High-mobility group box 1 (HMGB1), an active receptor for advanced glycation endproducts (RAGE), functions as a potent proinflammatory cytokine-like factor that contributes to the pathogenesis of vasculature. Diabetes mellitus (DM) is associated with accelerated development of both microvascular and macrovascular disease and increases the risk of ischemic stroke. Using a model of streptozotocin-induced type-1 diabetes (T1DM) in rats, we investigated the changes in HMGB and RAGE and tested the effects of Niaspan, a slow release form of niacin, on the expression of pro-inflammatory proteins in rats after stroke.
Research design and methods
T1DM rats were subjected to transient middle cerebral artery occlusion (MCAo) and treated without or with Niaspan (40 mg/kg) daily for 14 days after MCAo. Non-streptozotocin rats (WT) were also subjected to MCAo. Immunostaining for inflammatory mediators including HMGB1, RAGE, matrix metalloproteinase-9 (MMP-9) and toll-like receptor 4 (TLR4) immunostaining (n=8/group) and Western blotting (n=4/group) were performed.
Results
Compared to WT-MCAo rats, T1DM-MCAo rats showed an increased expression of HMGB1 (0.82±0.07 vs. 1.81±0.98, P<0.05), RAGE (1.31±0.22 vs. 3.77±0.72, P<0.05), MMP-9 (0.74±0.08 vs. 1.61±0.09, P<0.05) and TLR4 (2.85±0.22 vs. 6.72±0.44, P<0.05) after stroke. Niaspan treatment significantly attenuated the expression of HMGB1 (1.80±0.98 vs. 1.31±0.01, P<0.05), RAGE (3.77±0.71 vs. 1.78±0.45, P<0.05), MMP-9 (1.61±0.09 vs. 0.97±0.07, P<0.05) and TLR4 (6.72±0.44 vs. 2.28±0.43, P<0.05) in the ischemic brain in T1DM-MCAo rats.
Conclusions
T1DM increases HMGB1/RAGE, TLR4 and MMP-9 expression after stroke. Niaspan treatment of stroke in T1DM rats inhibits HMGB1/RAGE, TLR4 and MMP-9 expression which may contribute to the reduced inflammatory response after stroke in T1DM rats.
doi:10.1016/j.neuroscience.2011.06.004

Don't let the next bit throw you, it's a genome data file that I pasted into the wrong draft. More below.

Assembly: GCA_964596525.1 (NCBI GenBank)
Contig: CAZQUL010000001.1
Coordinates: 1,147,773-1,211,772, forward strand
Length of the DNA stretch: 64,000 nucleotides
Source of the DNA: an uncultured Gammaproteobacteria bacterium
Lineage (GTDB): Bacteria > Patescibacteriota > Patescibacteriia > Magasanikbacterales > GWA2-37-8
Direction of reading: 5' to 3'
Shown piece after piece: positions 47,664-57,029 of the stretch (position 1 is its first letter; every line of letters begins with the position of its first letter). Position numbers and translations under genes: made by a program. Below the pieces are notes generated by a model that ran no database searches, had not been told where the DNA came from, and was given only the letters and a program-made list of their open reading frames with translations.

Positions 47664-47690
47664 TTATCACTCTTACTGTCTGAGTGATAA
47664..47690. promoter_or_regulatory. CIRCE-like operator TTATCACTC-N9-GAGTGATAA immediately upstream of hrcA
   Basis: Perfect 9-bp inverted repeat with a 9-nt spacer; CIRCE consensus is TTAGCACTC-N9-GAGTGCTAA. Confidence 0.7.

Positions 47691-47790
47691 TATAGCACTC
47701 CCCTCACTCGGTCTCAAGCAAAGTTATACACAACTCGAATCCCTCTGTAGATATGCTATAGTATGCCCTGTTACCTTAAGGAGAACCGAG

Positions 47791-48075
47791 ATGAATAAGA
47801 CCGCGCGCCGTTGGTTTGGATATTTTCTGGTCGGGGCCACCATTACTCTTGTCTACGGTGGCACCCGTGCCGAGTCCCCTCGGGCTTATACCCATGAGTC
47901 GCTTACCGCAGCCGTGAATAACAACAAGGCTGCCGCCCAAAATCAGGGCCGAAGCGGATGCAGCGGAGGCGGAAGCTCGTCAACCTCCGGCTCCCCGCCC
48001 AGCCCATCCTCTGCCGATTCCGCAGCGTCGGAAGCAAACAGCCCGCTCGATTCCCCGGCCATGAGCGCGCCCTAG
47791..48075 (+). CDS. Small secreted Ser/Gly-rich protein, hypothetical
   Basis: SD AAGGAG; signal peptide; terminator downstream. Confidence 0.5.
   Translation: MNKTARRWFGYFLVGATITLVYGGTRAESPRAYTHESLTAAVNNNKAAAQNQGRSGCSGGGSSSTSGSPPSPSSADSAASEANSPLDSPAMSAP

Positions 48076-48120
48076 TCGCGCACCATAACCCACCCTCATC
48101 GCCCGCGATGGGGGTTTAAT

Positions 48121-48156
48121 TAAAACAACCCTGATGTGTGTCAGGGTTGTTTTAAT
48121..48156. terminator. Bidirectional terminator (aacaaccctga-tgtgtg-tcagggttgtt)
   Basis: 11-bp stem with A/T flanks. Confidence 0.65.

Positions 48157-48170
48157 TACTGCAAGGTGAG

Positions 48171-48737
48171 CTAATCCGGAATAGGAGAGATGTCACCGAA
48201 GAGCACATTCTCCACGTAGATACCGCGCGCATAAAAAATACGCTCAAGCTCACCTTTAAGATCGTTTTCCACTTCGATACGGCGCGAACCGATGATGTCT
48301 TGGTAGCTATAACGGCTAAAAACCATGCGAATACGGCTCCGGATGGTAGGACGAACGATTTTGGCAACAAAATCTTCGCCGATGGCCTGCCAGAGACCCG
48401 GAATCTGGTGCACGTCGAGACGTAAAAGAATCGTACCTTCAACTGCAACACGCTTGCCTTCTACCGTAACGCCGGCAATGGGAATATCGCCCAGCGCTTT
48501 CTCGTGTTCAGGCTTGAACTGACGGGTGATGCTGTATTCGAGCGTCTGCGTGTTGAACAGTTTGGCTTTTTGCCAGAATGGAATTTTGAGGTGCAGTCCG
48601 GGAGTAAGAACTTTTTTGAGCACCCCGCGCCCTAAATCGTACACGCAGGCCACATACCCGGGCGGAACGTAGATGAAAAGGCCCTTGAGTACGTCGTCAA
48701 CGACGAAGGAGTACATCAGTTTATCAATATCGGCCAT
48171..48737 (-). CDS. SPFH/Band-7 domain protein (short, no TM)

PMCID: PMC3260534  PMID: 21683770
type-1 diabetes rats; stroke; RAGE; Niaspan; HMGB1; MMP-9
14.  Tanshinone IIA sodium sulfonate facilitates endocytic HMGB1 uptake 
Biochemical pharmacology  2012;84(11):1492-1500.
Our seminal discovery of high mobility group box 1 (HMGB1) as a late mediator of lethal systemic inflammation has prompted a new field of investigation for the development of experimental therapeutics. We previously reported that a major Danshen ingredient, tanshinone IIA sodium sulfonate (TSN-SS), selectively inhibited endotoxin-induced HMGB1 release and conferred protection against lethal endotoxemia and sepsis. To investigate the underlying mechanisms by which TSN-SS effectively inhibits HMGB1 release, we examined whether TSN-SS stimulates HMGB1 uptake by macrophages and whether genetic depletion of HMGB1 receptors [e.g., toll-like receptors (TLR)2, TLR4, or the receptor for advanced glycation end product (RAGE)] or pharmacological inhibition of endocytosis impairs TSN-SS-facilitated HMGB1 cellular uptake. TSN-SS stimulated internalization of exogenous HMGB1 protein into macrophage cytoplasmic vesicles that subsequently co-localized with microtubule-associated protein light chain 3 (LC3)-positive punctate structures (likely amphisomes). Meanwhile, it time-dependently elevated cellular levels of internalized HMGB1, leading to elevated LC3-II production and aggregation. Although genetic depletion of TLR2, TLR4, and/or RAGE did not impair TSN-SS-mediated HMGB1 uptake, specific inhibitors of the clathrin- and caveolin-dependent endocytosis significantly impaired TSN-SS-mediated HMGB1 uptake. Co-treatment with a lysosomal inhibitor, bafilomycin A1, led to enhanced accumulation of endogenous LC3-II and internalized exogenous HMGB1 in TSN-SS/rHMGB1-treated macrophages. Taken together, these findings suggest that TSN-SS may facilitate HMGB1 endocytic uptake, and subsequently delivered it to LC3-positive vacuoles (possibly amphisomes) for degradation via a lysosome-dependent pathway.